• continue to manage Anne’s finances, prepare and file her taxes and keep a close eye on her medical situation.

Observations

There is a lot more to Anne’s story and we’ll share it with you over time. However, here are some things we’d like to pass on.

  • seniors living alone without a trusted support network of family, friends, or affordable support services are in personal danger. They are frightened and do not know what to do or who to call. They are truly “persons in need”.
  • assisted living is not FREE.
  • nursing homes are a place to live out your life only as a last resort.
  • we were told, much to our amazement, countless times that we were being used by Anne and that we should just WALK AWAY and let the system take care of her. Really! What system?
  • going it alone to medical appointments can be dangerous to your health. See our post on this topic.
  • being confined to one’s house is debilitating. Anne was unable to prepare meals and not able to drive. She was completely dependent on third party assistance. However, at that time, she could not afford to pay for it.
  • elder services organizations are okay if you can afford to pay for their services. However, they lack the expertise to guide the person with all facets of their life – personal, financial, and health. There is much more to be said here.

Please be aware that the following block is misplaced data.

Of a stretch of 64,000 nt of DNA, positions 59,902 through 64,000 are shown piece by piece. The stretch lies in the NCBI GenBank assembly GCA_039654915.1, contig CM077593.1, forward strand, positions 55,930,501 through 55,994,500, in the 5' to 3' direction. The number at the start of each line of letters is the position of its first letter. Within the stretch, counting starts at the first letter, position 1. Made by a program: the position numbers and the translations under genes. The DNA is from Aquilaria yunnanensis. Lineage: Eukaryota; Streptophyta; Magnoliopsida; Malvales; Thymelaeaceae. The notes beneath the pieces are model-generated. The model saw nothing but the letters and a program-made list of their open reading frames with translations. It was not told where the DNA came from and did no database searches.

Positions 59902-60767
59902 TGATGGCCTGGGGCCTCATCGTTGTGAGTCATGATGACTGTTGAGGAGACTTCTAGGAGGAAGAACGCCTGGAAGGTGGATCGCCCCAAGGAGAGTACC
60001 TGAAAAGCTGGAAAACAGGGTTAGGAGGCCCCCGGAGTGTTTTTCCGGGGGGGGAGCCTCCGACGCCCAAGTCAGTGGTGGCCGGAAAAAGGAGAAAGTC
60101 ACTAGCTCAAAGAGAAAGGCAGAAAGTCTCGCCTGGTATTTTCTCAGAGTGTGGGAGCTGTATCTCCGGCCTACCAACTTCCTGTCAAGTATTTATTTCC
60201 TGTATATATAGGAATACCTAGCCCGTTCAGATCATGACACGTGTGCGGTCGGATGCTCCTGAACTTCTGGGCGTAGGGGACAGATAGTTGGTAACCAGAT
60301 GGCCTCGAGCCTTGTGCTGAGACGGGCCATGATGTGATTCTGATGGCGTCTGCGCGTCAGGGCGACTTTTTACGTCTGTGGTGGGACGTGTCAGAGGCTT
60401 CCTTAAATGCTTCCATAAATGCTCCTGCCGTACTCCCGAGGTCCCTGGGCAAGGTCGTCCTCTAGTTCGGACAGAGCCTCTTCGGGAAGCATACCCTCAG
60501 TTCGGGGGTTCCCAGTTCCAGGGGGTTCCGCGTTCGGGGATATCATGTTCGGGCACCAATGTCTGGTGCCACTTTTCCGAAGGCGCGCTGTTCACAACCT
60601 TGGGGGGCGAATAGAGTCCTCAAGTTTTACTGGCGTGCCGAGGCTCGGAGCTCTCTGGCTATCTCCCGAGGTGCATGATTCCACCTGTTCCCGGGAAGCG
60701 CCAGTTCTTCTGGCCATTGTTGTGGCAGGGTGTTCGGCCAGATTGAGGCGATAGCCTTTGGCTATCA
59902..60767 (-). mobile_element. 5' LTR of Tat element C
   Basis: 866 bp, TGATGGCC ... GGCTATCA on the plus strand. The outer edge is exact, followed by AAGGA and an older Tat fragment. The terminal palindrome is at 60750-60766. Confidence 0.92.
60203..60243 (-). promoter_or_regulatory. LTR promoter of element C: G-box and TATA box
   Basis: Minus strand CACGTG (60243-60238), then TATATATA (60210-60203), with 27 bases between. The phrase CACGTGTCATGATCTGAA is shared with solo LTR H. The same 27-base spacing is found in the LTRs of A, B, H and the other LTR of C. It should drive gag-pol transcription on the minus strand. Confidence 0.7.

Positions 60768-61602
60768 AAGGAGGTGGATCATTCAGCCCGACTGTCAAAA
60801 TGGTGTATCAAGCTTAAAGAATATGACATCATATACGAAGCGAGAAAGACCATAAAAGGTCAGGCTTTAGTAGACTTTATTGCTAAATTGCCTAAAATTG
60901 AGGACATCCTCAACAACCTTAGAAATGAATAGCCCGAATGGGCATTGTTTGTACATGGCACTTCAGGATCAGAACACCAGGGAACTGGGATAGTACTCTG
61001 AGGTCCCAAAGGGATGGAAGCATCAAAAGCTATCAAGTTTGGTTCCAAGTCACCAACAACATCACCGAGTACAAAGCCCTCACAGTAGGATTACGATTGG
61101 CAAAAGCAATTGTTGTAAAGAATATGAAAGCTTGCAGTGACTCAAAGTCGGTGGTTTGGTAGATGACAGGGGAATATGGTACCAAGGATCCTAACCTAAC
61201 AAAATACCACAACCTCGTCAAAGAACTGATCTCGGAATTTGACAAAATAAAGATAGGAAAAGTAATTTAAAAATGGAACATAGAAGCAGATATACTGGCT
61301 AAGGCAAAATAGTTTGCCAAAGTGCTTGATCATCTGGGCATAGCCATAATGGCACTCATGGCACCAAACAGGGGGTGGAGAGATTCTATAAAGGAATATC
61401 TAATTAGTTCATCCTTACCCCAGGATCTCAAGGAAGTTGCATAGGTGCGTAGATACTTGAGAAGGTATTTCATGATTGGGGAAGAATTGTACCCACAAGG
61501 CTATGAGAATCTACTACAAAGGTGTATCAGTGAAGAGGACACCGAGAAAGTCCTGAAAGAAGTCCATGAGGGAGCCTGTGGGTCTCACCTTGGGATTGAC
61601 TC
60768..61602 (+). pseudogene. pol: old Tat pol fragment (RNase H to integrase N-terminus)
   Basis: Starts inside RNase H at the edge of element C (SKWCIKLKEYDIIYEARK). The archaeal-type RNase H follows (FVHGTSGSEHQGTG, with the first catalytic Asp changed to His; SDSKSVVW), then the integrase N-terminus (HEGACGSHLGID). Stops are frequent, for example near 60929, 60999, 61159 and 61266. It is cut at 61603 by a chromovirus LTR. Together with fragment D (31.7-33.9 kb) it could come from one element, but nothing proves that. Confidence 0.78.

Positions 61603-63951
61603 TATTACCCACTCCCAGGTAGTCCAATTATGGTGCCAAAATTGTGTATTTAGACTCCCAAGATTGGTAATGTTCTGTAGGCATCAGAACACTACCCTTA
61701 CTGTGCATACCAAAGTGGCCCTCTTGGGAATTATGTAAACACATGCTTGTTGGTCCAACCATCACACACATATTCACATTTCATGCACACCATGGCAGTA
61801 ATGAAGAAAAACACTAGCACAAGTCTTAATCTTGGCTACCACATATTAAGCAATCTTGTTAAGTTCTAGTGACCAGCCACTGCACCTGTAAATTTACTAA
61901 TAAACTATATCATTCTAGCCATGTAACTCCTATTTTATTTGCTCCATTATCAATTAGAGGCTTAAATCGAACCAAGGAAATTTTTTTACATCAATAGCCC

• visiting nurses are good (and responsible).
  • professional consultations with lawyers, financial advisors and insurance agents at your local senior center are not really free – they’re marketing opportunities in disguise.
  • seniors whose income is “barely” above threshold limits for federal and state “assistance” programs are in a precarious situation.

We are Seniors Helping Seniors!

Guiding Anne from disaster to well-being was long and arduous, but worth it. We know we can’t help everyone who is a “person in need” and that’s not the point. We ask that each of you who read Anne’s story, look around and, if you see, or know, of a person in need help them as best you can. These people are scared and do not know how to get out of their predicament. Ask for help. Seek help. If we hadn’t found Jack, the realtor with a heart, Anne’s story may have turned out much differently. Our research shows that the senior population is projected to grow by an average of 2.3 million people per year through 2030. There will be many seniors who will become a “person in need”.